Public Release: 

'Hindsight bias' could hide real lessons of Columbia accident report, expert says

Ohio State University

COLUMBUS, Ohio - A psychological effect known as "hindsight bias" might cause people to misinterpret the conclusions of the Columbia Accident Investigation Board (CAIB), according to an Ohio State University researcher who helped the board during its probe.

The report makes important recommendations that could not only help NASA, but also other organizations, according to David Woods, professor in the Institute for Ergonomics and co-director of the Cognitive Systems Engineering Lab at Ohio State. Woods is also a professor in the Department of Industrial, Welding, and Systems Engineering.

Woods provided technical input on decision-making, organizational factors, and hindsight bias to the CAIB during its investigation. His research on the factors that contribute to human error is referenced in Chapter 7 of the report.

Woods gave an example of the dangers of hindsight bias, citing some text from the CAIB report. "Often the first question people ask about the decision-making leading up to the Columbia accident is, 'why did NASA continue flying the Shuttle with a known problem...?'" he said.

The accident's lessons apply to all organizations that have to balance safety risks with pressure for efficiency.

The "known problem" refers to the dangers of debris damaging the Shuttle wing during takeoff, which the board has identified as the physical cause of the accident.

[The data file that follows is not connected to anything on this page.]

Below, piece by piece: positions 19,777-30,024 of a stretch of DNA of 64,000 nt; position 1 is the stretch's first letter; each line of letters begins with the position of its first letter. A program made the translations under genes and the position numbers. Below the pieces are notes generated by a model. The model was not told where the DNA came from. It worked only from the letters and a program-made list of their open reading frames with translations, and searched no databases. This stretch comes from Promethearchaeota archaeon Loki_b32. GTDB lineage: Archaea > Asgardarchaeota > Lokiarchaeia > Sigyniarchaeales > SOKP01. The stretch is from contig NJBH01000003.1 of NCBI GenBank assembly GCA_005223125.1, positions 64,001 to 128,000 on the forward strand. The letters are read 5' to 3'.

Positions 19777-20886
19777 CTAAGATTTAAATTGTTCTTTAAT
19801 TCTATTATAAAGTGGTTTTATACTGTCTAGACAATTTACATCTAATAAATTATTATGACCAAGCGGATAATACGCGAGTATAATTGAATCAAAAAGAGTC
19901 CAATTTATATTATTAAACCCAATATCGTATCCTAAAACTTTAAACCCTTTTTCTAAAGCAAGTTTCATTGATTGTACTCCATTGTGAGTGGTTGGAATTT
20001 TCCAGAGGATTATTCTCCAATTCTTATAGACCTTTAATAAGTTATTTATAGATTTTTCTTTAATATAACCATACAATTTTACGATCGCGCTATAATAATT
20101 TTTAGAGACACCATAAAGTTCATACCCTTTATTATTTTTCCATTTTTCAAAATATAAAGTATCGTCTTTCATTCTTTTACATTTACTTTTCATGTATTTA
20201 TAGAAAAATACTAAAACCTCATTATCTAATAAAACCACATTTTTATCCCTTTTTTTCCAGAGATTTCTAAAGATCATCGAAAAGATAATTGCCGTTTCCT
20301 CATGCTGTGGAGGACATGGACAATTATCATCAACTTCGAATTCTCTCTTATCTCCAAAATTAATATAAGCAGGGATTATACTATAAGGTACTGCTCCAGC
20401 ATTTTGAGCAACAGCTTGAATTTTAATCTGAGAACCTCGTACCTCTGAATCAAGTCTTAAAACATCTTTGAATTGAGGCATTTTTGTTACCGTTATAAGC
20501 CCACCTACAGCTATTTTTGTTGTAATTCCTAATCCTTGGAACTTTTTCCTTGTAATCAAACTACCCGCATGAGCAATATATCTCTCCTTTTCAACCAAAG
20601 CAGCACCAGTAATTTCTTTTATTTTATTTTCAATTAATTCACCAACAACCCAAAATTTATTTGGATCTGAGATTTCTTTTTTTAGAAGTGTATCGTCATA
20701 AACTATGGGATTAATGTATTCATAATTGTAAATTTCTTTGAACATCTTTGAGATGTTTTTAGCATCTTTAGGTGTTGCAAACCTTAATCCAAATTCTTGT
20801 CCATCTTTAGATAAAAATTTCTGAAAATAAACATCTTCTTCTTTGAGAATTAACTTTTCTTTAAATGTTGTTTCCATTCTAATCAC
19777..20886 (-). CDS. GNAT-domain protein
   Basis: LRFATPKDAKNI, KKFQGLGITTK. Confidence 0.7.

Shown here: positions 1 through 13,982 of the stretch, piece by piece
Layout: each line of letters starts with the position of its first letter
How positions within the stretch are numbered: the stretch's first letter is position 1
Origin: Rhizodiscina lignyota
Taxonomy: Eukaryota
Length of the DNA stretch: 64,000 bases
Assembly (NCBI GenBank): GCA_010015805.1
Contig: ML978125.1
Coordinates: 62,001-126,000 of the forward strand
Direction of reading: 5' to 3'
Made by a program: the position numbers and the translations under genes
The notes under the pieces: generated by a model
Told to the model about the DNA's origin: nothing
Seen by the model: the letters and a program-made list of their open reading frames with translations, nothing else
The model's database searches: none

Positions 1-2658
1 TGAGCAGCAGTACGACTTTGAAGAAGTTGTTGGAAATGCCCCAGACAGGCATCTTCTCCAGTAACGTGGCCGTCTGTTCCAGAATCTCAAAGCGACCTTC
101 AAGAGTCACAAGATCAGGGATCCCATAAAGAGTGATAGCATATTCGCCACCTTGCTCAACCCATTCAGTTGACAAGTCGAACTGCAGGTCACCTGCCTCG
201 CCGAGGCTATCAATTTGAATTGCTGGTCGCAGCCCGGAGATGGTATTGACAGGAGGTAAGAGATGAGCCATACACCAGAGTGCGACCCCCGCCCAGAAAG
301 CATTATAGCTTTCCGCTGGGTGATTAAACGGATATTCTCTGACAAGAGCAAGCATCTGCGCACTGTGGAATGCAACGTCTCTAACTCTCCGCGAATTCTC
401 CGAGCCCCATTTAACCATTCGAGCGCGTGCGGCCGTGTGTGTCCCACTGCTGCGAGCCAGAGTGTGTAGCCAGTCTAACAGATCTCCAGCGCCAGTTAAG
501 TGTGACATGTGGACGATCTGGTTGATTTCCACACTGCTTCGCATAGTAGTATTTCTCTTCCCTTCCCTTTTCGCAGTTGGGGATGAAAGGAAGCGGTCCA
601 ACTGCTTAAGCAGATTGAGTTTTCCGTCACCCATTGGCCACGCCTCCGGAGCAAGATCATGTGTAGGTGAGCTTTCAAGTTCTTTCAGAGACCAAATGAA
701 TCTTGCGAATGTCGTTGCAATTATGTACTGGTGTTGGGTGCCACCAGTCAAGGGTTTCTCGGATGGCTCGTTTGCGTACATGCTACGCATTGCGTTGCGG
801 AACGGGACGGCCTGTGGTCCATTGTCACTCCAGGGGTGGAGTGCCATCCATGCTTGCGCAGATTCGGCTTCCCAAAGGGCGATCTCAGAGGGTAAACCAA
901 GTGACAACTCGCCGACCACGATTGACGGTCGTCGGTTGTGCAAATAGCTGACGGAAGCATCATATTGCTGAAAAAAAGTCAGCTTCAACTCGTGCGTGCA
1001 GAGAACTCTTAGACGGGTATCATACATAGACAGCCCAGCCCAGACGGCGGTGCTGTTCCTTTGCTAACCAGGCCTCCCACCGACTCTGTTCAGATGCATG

But as soon as the question is posed in this way, readers risk oversimplifying the situation and the uncertainties people faced before the outcome was known, Woods said.

"Because it is difficult for readers to disregard what is commonly called '20/20 hindsight,' they can misinterpret the report and label NASA as a bad organization. As a result, the same difficulties that led to the Columbia accident could go unrecognized in other organizations, too," he added.

Just as the CAIB worked hard to overcome hindsight bias and find the organizational factors that led to the accident, Woods feels that readers of the report will also need to overcome their own hindsight.

The accident's lessons apply to all organizations that have to balance safety risks with pressure for efficiency. The key difficulty, according to Woods, is this: the most critical time for organizations to uncover safety risks is the one time when they can least afford diverting resources to do so -- when they are under heavy production pressures.

In the case of NASA, the organization is pressured to fly the Shuttle on a certain schedule.

Woods noted that helping organizations maintain high safety despite production pressure is the topic of a newly emerging area of research known as resilience engineering.

"We can't change the past, despite the tragedy. But the future is open to us. Will the next accident report again describe how safety defenses eroded over time in the face of production pressure? If we recognize that the CAIB's analysis applies to all organizations, not just NASA, we can learn how to balance acute pressures for efficiency with a chronic need for high safety so that this pattern doesn't recur," he said.

With nearly 25 years of experience diagnosing the factors behind human error, Woods has conducted extensive research on how people interact with computers to make decisions in high-risk environments. His work has won awards for improving the safety of automated cockpits. In addition, Woods is a member of the National Research Council committee that is helping NASA and the Federal Aviation Administration plan the country's next-generation air transportation systems.

David Woods

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